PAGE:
What is the best type of navigation for your website? With our 15 years of UX experience and many hours spent watching thousands of testers on hundreds of websites here are our thoughts.
There are now lots of ways to gain insight into the user experience:
How many times have you tried using a website that just makes you want to give up?
We know budgets can be tight and often stretching to a fully-fledged usability project is just not achievable. For anyone in that boat, here are our top tips for running your own usability session on the cheap...
Most current chatbots are not very good. This makes it very easy for people to be sceptical about them and ignore the whole approach. However, this is often because the user’s needs were not fully understood or because they have not been adequately tested with users.
How people interact with your organisation is likely to change radically over the next few years. The maturing of some key technologies, most notably machine learning and conversational interfaces, means your users may no longer be using your website.
Over the years we have undertaken usability testing on several University websites. I have blogged before about why so many University sites are so unusable, and concluded that the problems are primarily organisational not technical. Our recent experience seems to confirm that this is still the case.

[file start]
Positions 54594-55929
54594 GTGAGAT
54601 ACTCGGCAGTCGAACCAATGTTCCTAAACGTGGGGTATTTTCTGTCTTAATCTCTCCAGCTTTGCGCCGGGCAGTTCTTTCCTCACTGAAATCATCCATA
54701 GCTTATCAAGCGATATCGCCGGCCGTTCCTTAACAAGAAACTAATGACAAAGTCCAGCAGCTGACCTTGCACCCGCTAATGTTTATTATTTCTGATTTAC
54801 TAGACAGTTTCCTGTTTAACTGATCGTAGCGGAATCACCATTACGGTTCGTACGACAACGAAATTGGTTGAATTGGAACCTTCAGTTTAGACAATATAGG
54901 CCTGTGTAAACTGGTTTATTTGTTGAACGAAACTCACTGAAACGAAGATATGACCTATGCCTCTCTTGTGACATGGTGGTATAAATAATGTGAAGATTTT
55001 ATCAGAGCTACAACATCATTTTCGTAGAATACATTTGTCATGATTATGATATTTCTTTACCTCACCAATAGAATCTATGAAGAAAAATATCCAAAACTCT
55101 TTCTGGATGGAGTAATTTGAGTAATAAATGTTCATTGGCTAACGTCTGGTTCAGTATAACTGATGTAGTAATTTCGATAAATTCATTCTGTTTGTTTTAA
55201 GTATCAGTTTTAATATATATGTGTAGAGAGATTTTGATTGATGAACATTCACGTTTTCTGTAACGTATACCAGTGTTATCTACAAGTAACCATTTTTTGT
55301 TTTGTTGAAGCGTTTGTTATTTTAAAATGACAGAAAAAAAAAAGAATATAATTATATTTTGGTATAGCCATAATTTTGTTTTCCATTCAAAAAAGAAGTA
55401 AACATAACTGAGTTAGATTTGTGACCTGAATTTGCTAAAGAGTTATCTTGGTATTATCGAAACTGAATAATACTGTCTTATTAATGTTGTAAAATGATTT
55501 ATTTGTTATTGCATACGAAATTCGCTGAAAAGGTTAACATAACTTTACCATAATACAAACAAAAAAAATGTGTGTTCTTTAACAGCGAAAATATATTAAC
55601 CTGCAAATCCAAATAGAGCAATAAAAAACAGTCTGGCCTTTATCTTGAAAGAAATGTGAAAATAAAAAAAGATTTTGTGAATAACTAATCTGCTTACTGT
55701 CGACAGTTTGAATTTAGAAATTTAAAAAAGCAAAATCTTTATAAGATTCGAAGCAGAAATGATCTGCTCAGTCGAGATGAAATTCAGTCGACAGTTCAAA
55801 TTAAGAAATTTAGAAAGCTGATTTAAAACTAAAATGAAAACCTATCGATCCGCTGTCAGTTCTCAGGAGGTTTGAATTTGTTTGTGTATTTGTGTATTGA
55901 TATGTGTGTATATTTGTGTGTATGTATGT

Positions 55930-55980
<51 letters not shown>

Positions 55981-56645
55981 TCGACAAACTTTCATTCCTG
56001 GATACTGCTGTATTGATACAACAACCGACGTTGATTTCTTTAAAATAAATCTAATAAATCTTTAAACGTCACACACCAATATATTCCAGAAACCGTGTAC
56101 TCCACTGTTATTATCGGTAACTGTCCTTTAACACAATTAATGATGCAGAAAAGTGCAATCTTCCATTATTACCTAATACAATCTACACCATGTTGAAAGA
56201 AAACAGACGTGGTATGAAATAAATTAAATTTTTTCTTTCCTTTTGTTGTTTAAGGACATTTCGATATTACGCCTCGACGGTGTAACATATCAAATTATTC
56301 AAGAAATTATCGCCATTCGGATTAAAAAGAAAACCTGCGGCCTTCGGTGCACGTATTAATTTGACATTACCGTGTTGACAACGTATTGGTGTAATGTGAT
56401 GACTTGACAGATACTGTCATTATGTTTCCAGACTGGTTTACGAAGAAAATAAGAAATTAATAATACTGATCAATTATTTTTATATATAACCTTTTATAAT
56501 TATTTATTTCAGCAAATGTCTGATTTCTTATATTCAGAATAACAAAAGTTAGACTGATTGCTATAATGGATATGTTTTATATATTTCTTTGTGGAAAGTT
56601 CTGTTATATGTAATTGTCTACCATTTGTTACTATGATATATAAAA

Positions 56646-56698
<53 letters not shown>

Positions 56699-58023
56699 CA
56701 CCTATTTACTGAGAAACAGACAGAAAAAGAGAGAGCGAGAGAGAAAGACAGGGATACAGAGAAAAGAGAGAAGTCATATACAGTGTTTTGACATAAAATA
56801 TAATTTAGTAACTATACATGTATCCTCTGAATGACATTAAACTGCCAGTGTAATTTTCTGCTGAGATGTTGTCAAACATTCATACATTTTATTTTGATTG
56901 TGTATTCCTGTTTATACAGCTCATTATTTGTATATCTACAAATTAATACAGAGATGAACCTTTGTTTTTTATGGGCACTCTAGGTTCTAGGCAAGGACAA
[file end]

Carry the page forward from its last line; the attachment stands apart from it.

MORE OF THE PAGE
One of the problems of usability testing websites is trying to get testers to behave as they would in the real world. It is a very ‘unnatural’ process. We recruit people into the lab, pay them money and ask lots of questions about the site and why they have done what they have done. Testers focus on the task they have been given, think about what they are doing, try and give rational explanations for their behaviour, and are not distracted by the kids or their phone. This is not what happens in real life where users click through most of the time not thinking very hard about what they are doing. To use Daniel Kahneman terms, in the lab users do more ‘slow’ thinking whereas in real life they are doing a lot of ‘fast’ thinking.